NO EXCUSE FOR SELF RIGHTEOUSNESS: IT’S HYPOCRITICAL
In the first chapter of Romans, Paul presents the need of the Gospel for corrupt sinners. He lists the sins of the rebellious. These verses make us feel like we’ve reached the depths of depravity. In chapter two, the Apostle presents the need of the Gospel for cultured sinners. He lists the sins of the religious. These verses take us to the heights of hypocrisy.
In that pagan world there were the scoundrels who practiced depravity, but also the sophisticated who practiced morality. Chapter one tells us there are none so rotten that they cannot be saved and chapter two tells us there are none so righteous that they need not be saved.
Over and over, Jesus confronted the self-righteous crowd. They hated Him and nailed Him to a cross. Do you wonder why they scorned Him? Because He repeatedly called them hypocrites! It is hypocrisy that Paul is addressing in his salvo unleashed on self-righteousness in Romans 2.
The word in Greek is hypokrites—a theatrical term meaning “to wear a mask.” There is an icon used to symbolize the theater—two masks—one smiling, one frowning. In Greek plays, the actors would put on a mask to play their role. How many are in churches today—including the congregation you and I attend—who are wearing a religious mask, while underneath is a heart empty of the grace of God?
The absence of grace can be detected. Paul tells us how.
• They are outraged by the sins of others, while oblivious to their own: “Therefore you are inexcusable, O man, whoever you are who judge, for in whatever you judge another you condemn yourself; for you who judge practice the same things.” (v.1). We may excuse our sin as a slip, a mistake, but God will accept no excuses. The Judge will hear a confession, but that is something the self-righteous loathe to do.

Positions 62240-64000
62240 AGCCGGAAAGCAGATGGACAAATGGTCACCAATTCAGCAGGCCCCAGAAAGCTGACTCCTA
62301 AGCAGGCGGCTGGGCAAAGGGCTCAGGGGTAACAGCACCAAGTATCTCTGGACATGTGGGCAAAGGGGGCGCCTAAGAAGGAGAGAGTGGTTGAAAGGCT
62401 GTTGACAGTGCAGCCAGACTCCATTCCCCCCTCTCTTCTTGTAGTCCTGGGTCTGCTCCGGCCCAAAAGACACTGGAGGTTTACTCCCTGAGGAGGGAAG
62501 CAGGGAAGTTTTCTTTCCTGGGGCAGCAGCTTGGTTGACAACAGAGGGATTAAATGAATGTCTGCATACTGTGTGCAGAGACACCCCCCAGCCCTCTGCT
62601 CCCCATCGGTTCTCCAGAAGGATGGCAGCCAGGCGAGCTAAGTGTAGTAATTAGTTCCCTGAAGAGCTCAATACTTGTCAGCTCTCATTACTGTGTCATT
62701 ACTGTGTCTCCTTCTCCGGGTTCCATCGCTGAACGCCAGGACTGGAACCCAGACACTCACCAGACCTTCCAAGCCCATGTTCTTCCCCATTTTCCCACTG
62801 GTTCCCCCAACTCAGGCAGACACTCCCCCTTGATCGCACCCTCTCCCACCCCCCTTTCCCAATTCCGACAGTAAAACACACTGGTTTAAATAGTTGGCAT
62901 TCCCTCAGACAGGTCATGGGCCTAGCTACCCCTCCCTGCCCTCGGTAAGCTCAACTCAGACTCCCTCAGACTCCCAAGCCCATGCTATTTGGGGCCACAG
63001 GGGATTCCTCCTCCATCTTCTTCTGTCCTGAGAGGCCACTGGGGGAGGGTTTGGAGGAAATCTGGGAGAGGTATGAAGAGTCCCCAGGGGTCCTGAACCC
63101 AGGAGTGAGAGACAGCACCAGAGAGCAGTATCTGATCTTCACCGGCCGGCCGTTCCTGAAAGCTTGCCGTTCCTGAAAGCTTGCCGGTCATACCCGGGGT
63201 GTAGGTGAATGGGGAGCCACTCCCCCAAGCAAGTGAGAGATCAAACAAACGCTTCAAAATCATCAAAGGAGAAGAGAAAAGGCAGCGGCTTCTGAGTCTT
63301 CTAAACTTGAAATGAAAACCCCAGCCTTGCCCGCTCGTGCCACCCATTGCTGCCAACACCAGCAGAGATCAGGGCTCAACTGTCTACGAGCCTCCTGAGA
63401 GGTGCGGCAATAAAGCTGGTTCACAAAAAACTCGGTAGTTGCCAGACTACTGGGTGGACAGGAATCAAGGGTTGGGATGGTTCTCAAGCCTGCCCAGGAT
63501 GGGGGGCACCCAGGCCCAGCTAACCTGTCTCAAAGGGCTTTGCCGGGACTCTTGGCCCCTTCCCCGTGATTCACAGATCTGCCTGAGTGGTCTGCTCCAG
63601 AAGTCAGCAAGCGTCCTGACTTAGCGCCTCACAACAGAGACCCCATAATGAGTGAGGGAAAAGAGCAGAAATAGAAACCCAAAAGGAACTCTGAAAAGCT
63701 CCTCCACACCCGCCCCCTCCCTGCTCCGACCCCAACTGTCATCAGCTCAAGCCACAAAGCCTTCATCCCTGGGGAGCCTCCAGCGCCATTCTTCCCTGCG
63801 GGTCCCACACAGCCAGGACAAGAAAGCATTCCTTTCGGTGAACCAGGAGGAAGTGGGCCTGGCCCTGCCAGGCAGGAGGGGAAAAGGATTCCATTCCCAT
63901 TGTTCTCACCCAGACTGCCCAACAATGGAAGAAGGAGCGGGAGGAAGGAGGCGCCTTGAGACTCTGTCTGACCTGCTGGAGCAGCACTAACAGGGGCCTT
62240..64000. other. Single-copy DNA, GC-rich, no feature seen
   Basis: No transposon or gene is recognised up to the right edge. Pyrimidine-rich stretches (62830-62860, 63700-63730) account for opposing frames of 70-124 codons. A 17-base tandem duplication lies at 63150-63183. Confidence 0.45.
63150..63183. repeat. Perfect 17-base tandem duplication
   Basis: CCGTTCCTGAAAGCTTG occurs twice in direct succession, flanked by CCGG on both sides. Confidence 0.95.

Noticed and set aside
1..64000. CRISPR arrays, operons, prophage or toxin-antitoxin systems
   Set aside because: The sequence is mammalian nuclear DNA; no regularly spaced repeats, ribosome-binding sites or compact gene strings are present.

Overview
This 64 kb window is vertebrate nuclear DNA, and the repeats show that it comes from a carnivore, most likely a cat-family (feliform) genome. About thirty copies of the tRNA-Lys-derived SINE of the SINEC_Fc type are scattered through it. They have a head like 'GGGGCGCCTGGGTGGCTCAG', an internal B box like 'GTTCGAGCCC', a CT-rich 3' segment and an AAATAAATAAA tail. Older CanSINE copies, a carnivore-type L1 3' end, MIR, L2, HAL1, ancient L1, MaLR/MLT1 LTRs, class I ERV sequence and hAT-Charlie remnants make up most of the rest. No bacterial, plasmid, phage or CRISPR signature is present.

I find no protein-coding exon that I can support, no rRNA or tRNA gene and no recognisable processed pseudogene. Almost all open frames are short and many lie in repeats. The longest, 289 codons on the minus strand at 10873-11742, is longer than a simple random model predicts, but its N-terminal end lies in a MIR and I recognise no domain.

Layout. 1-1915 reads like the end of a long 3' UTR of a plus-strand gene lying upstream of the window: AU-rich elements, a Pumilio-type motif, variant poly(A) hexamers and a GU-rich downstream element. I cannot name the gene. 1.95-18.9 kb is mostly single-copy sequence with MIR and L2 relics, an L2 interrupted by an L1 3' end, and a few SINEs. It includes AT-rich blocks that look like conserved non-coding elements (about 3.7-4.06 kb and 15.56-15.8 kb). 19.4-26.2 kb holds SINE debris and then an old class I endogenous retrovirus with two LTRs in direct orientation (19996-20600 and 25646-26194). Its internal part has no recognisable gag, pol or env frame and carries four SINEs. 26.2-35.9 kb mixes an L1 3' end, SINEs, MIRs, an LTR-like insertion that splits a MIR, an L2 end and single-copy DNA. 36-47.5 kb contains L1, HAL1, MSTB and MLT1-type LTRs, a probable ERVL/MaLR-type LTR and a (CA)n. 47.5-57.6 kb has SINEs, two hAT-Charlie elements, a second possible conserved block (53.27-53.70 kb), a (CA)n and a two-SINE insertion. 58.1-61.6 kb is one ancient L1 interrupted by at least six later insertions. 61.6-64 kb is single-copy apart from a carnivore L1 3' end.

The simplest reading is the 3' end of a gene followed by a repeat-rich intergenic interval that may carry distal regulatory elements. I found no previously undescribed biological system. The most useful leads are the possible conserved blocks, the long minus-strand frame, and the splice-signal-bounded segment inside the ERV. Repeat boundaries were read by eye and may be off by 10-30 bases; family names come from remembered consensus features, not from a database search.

• They are quick to condemn in others what is concealed in their own heart “But we know that the judgment of God is according to truth against those who practice such things.” (v.2). It says that God’s judgment will be “according to truth.” God will use the plumb line of truth to check your alignment—and the crookedness will be evident. The Building Inspector will condemn the little play house you have constructed as unfit for eternal occupation!
• The self-righteous man likes to compare himself with others. “And do you think this, O man, you who judge those practicing such things, and doing the same, that you will escape the judgment of God?” (v.3) He is judgmental toward others because that makes him feel better about himself. But God doesn’t grade on the curve. Religious folk protest, “I’m a good person!” “I don’t commit adultery. I haven’t murdered anyone.” Jesus said that lust and hate in your heart are the same—and who has not had an outbreak of that malady?
• Religious folk are often respectable—they aren’t the drunk in the gutter wallowing in vomit or a prostitute at some seedy motel who feeds her drug habit by selling her body. Instead, they may be respected in the community, successful in business and hold office in the church. They have their act together and it would seem that the hand of God is upon them. Indeed, it is! This is the blessing of God, but their self-righteousness blinds them to the intent of such grace. They think it is a reward for being good. Here is the reality: “Or do you despise the riches of His goodness, forbearance, and longsuffering, not knowing that the goodness of God leads you to repentance?" (v.4).
So, Mr. or Ms. Self-Righteous Hypocrite, won’t you assume the position of a beggar, admit your utter depravity, acknowledge your moral bankruptcy and humbly cry out for Christ to save you? There’s room at the cross for you—unless your ego is too inflated to come to that place of death to self-centeredness and worldly status.